NEW YORK (AP) _ Mark Fineman of The Philadelphia Inquirer and Robert Parry of The Associated Press have won George Polk awards for foreign and national reporting, respectively, Long Island University announced Saturday.

Parry, who revealed the existence of CIA manuals counseling Nicaraguan rebels on the use of assassination, and Fineman, who covered recent upheavals in India, were among 17 reporters and photographers cited in 11 categories for journalistic achievement during 1984.

A career award also was made to broadcaster Walter ''Red'' Barber ''for his 55 years as the embodiment of literacy and honesty in sports journalism.''

A special award was made to Amnesty International for ''Amnesty International Report,'' its annual volume cataloguing violations of human rights around the world.

As the Inquirer's Asian correspondent, Fineman covered the year's three cataclysmic events in India - the Golden Temple battle, Prime Minister Indira Gandhi's assassination and the poison chemical leak that killed thousands of people in Bhopal. The announcement by the university, which sponors the prizes, called Fineman's reporting ''replete with both insight and immediacy.''

The statement said that Parry's exclusive reports on how the manual suggested that U.S.-backed guerrillas employ sabotage, violence and murder led President Reagan to order an investigation. CIA officials were disciplined and ''Congress found the agency's Nicaraguan operation to be out of control,'' it said.

Other awards:

Local reporting - Ellen Whitford of The Virginian-Pilot of Norfolk, Va., for stories that ''led to the closing of a Norfolk clinic for performing abortions on women who were not pregnant.''

Medical reporting - William R. Ritz and John Aloysius Farrell of The Denver Post for a series of stories on defective anesthesia machines, ''which stemmed from two deaths in Denver hospitals in 1983 (and) soon took on national implications when they discovered that the same equipment had been responsible for deaths in Michigan and Mississippi.''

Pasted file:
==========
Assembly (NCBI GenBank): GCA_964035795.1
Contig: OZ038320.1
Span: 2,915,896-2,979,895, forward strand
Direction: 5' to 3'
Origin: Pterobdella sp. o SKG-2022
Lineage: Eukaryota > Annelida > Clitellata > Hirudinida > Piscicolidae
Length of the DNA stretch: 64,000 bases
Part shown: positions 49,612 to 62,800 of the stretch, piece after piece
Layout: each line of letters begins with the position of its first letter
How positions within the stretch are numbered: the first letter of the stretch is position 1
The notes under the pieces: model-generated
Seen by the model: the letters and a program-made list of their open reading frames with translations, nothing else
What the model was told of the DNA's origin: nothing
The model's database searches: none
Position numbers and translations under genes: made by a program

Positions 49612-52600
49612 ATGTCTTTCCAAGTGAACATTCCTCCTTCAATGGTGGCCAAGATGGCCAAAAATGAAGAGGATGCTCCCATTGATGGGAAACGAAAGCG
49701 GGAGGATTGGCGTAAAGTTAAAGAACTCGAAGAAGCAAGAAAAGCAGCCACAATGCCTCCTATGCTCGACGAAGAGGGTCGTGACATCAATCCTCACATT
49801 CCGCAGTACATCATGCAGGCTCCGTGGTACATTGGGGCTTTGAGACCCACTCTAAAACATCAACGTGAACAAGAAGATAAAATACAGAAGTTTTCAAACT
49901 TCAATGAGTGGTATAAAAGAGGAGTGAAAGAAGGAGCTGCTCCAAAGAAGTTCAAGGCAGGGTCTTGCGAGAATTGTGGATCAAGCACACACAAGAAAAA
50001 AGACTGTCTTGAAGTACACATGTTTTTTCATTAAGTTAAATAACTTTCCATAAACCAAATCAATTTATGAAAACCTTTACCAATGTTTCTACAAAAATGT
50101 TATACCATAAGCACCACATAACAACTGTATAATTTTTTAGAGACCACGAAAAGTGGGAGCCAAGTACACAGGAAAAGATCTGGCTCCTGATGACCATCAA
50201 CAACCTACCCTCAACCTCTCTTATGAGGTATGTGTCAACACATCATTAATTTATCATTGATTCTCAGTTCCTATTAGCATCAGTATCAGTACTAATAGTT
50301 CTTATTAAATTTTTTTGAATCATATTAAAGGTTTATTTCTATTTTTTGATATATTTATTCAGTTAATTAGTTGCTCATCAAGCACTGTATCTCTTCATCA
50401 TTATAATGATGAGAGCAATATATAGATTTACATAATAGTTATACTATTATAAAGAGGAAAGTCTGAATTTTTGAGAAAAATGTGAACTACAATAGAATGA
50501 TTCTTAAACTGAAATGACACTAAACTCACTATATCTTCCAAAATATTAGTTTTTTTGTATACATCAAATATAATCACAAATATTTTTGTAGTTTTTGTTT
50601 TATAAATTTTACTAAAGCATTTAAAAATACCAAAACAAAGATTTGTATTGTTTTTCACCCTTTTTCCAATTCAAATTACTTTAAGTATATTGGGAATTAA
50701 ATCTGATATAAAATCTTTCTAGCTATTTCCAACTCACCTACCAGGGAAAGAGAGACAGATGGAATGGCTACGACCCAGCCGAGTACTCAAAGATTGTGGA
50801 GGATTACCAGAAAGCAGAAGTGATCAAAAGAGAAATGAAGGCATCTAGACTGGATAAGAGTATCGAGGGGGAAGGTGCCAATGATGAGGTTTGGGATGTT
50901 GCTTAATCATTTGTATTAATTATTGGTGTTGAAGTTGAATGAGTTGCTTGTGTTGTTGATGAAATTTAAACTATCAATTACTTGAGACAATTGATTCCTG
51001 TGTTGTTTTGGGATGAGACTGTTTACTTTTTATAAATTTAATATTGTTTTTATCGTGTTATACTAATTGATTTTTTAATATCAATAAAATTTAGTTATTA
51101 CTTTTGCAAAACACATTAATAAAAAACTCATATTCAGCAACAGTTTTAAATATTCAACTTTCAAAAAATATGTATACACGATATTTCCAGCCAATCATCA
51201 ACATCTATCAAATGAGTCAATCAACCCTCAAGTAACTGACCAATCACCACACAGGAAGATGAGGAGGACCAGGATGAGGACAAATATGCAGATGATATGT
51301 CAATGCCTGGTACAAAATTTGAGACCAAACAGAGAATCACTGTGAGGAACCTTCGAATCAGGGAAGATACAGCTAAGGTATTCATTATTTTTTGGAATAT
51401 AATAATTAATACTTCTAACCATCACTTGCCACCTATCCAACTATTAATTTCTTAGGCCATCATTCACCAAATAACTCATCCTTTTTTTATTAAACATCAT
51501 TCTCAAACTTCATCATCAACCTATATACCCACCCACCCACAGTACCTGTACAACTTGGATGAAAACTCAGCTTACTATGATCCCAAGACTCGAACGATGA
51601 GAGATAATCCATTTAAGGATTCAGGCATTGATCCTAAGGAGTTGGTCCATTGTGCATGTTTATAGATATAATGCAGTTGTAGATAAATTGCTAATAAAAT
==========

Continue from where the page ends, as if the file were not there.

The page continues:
Environmental reporting - Tom Harris and Jim Morris of The Sacramento (Calif.) Bee, whose series, ''Uncle Sam's Hidden Poisons,'' contained ''a portrait of federal military installations as the nation's largest and least regulated environmental polluters.''

Special-interest reporting - Lois R. Ember of Chemical & Engineering News for ''Yellow Rain,'' an article detailing ''the shoddy scientific research behind U.S. allegations of Soviet germ warfare.''

Magazine reporting - John Vinocur of The New York Times for ''Republic of Fear: 30 Years of General Stroessner's Paraguay,'' appearing in the Times' Sunday magazine, ''a sensitive yet dispassionate (analysis) of just what the old general had wrought over three decades of tyranny and how decrepit a state his nation is in ... so downtrodden that it is probably not even ripe for revolution.''

News photography - Ozier Muhammad of Newsday ''for his compelling photo of a malnourished child undergoing his weekly weigh-in at the Korem relief camp in Ethiopia.''

Foreign television reporting - Michael Buerk of the British Broadcasting Co. and Mohammed Amin of VisNews for giving the world ''its first look at an Ethiopian relief camp.'' Buerk's stories and Amin's film, televised in the United States by NBC, ''touched off a shock wave of reaction that is still reverberating.''

National television reporting - Alex Kotlowitz, Kwame Holman and Susan Ades of the MacNeil-Lehrer NewsHour, for ''Abortion Clinic Violence,'' a report broadcast in June on confrontational strategies espoused by the Pro-Life Action League and that ''anticipated by some months the true extent of such anti-abortion tactics.''

Local television reporting - Rick Nelson and Joe Collum of KPRC-TV, Houston, for ''Stolen Dreams,'' an investigative series on a home improvements scam by a construction company and financing firm ''in which poor homeowners were bilked of their life's savings and lost their homes.''

The awards were established by Long Island University in 1949 to honor CBS correspondent George Polk, killed the year before while covering the Greek civil war.

A committee of faculty members and alumni chose the winners from among 500 recommended by news organizations, individual journalists and a panel of 133 former winners, news executives, writers and teachers.

Barber, 77, will speak at the awards presentation at the Hotel Roosevelt April 3.